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Module

BIO1021 : Diversity of Life: Form and Function

  • Offered for Year: 2020/21
  • Module Leader(s): Dr Mark Shirley
  • Lecturer: Dr Catherine Tétard-Jones, Dr Fiona Cuskin, Professor William Willats, Dr Maria Del Carmen Montero-Calasanz, Dr Maxim Kapralov, Professor Neil Boonham, Professor Frank Sargent, Dr Jon Marles-Wright, Dr James Stach
  • Owning School: Natural and Environmental Sciences
  • Teaching Location: Newcastle City Campus
Semesters
Semester 1 Credit Value: 10
Semester 2 Credit Value: 10
ECTS Credits: 10.0

Aims

The module aims to provide a broad introduction to the diversity of forms and functions in animals, plants and microorganisms that will stimulate students’ interest in all forms of life. The module will include the basic body plans of major animal phyla and the evolutionary relationships between those phyla, the diversity of plants in relation to different environments and the importance of microorganisms in the natural world as well as for human well-being. The combination of lectures and practical work will engender an understanding of fundamental biological principles and develop cognitive skills through the analysis and interpretation of data and observations obtained within the laboratory.

Outline Of Syllabus

Lectures:
Lectures on animals provide a broad introduction to major animal groups. They explore the evolution of fundamental characteristics such as body cavities, tissue layers, bilateral symmetry and type of cell cleavage during embryogenesis. Beginning with the simplest animals, the module examines the evolution of bilateral symmetry and of more complex characteristics in invertebrates. It then explores the early evolution of the chordates, leading eventually to the vertebrates.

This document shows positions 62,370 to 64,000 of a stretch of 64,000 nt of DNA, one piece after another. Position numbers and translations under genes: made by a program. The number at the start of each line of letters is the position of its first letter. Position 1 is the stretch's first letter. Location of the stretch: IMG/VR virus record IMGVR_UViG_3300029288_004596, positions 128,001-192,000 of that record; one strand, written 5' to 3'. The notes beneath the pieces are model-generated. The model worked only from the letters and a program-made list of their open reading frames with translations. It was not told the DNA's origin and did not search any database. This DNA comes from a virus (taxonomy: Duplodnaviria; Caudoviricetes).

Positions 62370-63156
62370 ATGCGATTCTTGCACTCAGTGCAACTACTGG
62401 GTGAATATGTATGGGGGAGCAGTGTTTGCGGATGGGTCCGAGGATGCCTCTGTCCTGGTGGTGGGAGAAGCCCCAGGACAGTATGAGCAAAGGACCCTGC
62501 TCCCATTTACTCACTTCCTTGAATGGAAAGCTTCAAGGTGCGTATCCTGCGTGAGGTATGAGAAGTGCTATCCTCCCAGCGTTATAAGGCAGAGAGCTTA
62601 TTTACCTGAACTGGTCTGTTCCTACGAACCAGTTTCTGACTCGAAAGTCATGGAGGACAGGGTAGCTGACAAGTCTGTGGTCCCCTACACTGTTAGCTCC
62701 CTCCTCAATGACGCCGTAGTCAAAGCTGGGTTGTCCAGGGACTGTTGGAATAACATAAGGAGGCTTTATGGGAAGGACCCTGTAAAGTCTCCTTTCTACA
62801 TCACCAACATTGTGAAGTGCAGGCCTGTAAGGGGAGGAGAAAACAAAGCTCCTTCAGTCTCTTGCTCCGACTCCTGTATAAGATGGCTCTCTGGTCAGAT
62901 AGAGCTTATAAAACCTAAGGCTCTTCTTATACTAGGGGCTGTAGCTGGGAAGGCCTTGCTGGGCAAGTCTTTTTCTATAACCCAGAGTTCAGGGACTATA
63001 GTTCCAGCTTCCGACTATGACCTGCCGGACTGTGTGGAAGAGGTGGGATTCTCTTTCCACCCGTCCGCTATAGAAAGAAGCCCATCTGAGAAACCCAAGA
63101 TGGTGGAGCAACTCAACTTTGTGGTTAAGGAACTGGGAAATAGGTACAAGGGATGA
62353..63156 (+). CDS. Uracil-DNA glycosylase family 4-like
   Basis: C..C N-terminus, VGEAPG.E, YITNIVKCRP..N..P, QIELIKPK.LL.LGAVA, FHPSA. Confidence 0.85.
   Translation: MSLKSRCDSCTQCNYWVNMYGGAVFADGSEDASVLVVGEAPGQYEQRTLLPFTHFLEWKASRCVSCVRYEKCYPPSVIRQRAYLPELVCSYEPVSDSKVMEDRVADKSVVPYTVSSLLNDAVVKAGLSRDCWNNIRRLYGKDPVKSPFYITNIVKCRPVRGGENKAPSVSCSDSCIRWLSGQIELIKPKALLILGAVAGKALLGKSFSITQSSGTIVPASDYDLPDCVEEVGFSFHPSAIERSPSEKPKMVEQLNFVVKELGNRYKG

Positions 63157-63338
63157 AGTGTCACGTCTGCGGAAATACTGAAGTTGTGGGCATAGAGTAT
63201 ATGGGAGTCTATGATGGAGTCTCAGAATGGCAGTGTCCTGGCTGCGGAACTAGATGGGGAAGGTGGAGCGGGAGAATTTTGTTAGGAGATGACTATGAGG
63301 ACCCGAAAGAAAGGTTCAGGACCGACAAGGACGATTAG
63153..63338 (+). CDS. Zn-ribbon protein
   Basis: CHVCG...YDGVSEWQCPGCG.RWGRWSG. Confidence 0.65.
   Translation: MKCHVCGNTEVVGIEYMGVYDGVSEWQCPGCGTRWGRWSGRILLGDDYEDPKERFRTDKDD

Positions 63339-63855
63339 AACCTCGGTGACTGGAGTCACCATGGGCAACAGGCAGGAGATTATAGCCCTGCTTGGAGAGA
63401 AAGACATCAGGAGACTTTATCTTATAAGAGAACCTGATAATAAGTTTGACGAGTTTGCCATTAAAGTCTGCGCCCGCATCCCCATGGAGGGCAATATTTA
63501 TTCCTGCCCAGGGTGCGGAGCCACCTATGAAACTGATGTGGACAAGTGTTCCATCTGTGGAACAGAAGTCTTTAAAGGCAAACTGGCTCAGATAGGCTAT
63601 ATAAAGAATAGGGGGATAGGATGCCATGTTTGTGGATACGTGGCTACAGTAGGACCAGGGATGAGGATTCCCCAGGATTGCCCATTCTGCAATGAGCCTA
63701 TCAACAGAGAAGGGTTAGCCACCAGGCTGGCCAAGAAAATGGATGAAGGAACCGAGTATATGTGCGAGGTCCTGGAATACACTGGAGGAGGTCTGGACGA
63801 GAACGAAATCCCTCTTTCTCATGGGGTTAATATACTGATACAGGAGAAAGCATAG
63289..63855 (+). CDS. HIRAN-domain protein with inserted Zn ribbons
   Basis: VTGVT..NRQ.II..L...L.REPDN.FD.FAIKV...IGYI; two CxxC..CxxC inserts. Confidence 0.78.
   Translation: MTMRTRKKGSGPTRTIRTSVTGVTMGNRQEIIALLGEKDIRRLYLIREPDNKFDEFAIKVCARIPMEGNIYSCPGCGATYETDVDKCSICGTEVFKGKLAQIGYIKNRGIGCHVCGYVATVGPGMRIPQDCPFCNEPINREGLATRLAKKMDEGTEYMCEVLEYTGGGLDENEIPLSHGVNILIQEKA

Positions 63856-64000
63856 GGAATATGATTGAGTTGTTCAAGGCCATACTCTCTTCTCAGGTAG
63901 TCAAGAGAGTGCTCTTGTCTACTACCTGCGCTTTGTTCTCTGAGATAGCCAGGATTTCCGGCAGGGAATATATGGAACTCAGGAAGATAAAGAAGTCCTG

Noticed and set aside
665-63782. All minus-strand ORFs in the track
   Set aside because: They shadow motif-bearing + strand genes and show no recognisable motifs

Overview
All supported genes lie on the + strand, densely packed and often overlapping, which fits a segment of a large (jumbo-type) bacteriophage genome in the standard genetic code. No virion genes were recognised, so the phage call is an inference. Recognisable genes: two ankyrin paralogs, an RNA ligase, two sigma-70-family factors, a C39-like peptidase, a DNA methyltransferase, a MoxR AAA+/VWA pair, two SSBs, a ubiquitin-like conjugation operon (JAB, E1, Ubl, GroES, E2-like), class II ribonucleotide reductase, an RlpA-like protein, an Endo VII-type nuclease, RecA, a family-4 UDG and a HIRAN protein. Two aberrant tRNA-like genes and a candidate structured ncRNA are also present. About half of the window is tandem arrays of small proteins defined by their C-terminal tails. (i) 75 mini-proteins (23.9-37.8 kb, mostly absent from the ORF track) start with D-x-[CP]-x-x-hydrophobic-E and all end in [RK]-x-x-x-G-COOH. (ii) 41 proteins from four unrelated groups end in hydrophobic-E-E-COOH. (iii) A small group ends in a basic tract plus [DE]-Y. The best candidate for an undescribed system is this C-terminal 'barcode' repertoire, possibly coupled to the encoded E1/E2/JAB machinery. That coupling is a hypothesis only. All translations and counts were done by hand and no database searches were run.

Lectures on microorganisms will examine the diversity of prokaryotic and eukaryotic microorganisms, key features of microbial growth and physiology, interactions with plants and animals and uses of microorganisms.
Lectures on plants will examine relations between plant structures, such as leaves, and their functions, how plants acquire nutrients and the importance of water, how they have adapted to the diverse and in some cases extreme and stressful environments in which they grow, and the likely consequences of climate change.
Practicals will cover:
Morphology of invertebrates and its relation to phylogeny
Comparative anatomy of vertebrates
Structures of microorganisms
Measurement of microbial growth
Nitrate in plant nutrition
Adaptation through Crassulacean acid metabolism

Teaching Methods

Module leaders are revising this content in light of the Covid 19 restrictions.
Revised and approved detail information will be available by 17 August.

Assessment Methods

Module leaders are revising this content in light of the Covid 19 restrictions.
Revised and approved detail information will be available by 17 August.

Reading Lists

Timetable